The knock on her income is kind of an issue, because this person's cost of living is increasing as they get more frail, and Social Security is looking at her assets and saying, "Why are you getting so much money from us?" She really does need the additional income. And of course the professionals are more than happy to provide her what she needs--by selling off her investments.
Not shockingly, we are intervening. There are people in my family who have made it well past 90, and we're not thrilled at the idea of this one running out of money and getting evicted (most likely from a nursing home) 15 years from now. That's where the professionals will lead her--and once they ruin her, they will just walk away. Because their work will be done.
Things are, as expected, kind of crazy right now--it's family stuff that I can't really talk about, but we've made some legal moves that will hopefully allow everyone to be taken care of in a way that is both effective and manageable for Team Responsible Adults. In the short term, it does mean a lot of extra work for me (I'm going to computerize things! A shocking idea, I know), but I'm hoping I can set things up so that I budget a certain amount of time for all that, and then can budget a certain amount of time for, you know, the stuff I actually enjoy doing. Like writing.
In the meantime, I watched This Is Not a Film, which is a movie about the Iranian film director Jafar Panahi and his experience being under house arrest and banned from making movies by the Iranian government.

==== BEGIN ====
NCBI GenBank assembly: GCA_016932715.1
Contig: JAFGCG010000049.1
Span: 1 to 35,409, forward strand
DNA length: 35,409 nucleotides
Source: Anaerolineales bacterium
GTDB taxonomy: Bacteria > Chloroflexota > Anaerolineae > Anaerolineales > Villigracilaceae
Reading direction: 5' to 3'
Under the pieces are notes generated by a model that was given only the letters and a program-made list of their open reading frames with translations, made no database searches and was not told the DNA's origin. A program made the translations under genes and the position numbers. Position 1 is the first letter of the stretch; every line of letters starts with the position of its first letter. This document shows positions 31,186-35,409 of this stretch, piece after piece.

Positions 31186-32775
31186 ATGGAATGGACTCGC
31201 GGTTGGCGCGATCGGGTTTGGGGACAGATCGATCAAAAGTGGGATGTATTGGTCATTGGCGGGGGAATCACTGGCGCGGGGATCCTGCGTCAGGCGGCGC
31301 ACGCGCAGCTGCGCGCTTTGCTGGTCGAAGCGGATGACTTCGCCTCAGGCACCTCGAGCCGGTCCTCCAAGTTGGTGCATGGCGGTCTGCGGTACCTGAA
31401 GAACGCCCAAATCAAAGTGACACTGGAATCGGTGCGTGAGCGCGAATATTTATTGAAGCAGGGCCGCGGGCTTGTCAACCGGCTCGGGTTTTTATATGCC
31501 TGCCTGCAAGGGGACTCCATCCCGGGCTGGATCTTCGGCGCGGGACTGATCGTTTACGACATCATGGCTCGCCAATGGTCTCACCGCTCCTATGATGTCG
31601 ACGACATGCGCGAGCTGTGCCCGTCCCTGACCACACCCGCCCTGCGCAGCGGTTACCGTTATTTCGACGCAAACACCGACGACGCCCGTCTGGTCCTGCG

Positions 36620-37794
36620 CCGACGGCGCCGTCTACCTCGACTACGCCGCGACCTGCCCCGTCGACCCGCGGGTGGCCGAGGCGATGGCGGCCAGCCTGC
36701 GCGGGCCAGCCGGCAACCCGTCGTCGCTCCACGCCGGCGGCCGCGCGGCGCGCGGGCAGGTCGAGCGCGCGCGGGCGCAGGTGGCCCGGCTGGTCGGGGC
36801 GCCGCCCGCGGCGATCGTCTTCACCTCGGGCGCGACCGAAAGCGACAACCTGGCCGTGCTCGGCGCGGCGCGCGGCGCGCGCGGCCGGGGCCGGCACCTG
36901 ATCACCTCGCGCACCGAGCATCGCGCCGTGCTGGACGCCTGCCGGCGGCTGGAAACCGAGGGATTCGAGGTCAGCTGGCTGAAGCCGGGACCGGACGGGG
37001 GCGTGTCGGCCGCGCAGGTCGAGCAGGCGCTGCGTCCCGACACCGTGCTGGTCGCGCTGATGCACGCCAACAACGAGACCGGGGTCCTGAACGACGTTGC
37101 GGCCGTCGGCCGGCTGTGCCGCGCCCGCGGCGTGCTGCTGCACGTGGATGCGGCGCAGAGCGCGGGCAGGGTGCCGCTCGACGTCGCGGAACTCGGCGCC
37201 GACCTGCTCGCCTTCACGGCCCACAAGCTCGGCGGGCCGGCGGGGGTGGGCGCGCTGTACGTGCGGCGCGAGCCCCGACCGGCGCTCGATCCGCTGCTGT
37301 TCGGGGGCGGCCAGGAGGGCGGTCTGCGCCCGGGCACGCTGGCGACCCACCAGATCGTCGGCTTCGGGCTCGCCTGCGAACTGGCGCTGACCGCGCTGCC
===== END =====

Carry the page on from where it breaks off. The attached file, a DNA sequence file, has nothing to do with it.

It's excellent, but it's one of those movies (like Barton Fink or Adaptation) that is very much about being a creative person, which means that 95% of the people who watch it (even if they like it) really have no idea why it was made. The thing is, here's this guy who really is compelled to create, and he is prohibited from creating--so he's incredibly frustrated, which really brings out so much about the creative process because he's so nostalgic about it (plus he just can't not do it, no matter how dangerous it is).
The result is a movie that basically goes step-by-step through the various aspects of creativity: There's world creation (he literally tapes out a set onto his living-room rug), there's a whole meditation on how you start out making something but then it starts to make itself, and there's the fact that it's really therapeutic. At first Panahi's art is a welcome distraction from everything that's going on in the real world, but then what's going on in the real world become impossible to ignore (and there's that moment of guilt about having used art to escape). Finally, he gets behind the camera and starts making art out of what's going on!
Anyway, it's really brilliant--it's so much more than, "House arrest sucks!"--and I heartily recommend it. And obviously I hope Panahi gets his freedom sooner rather than later!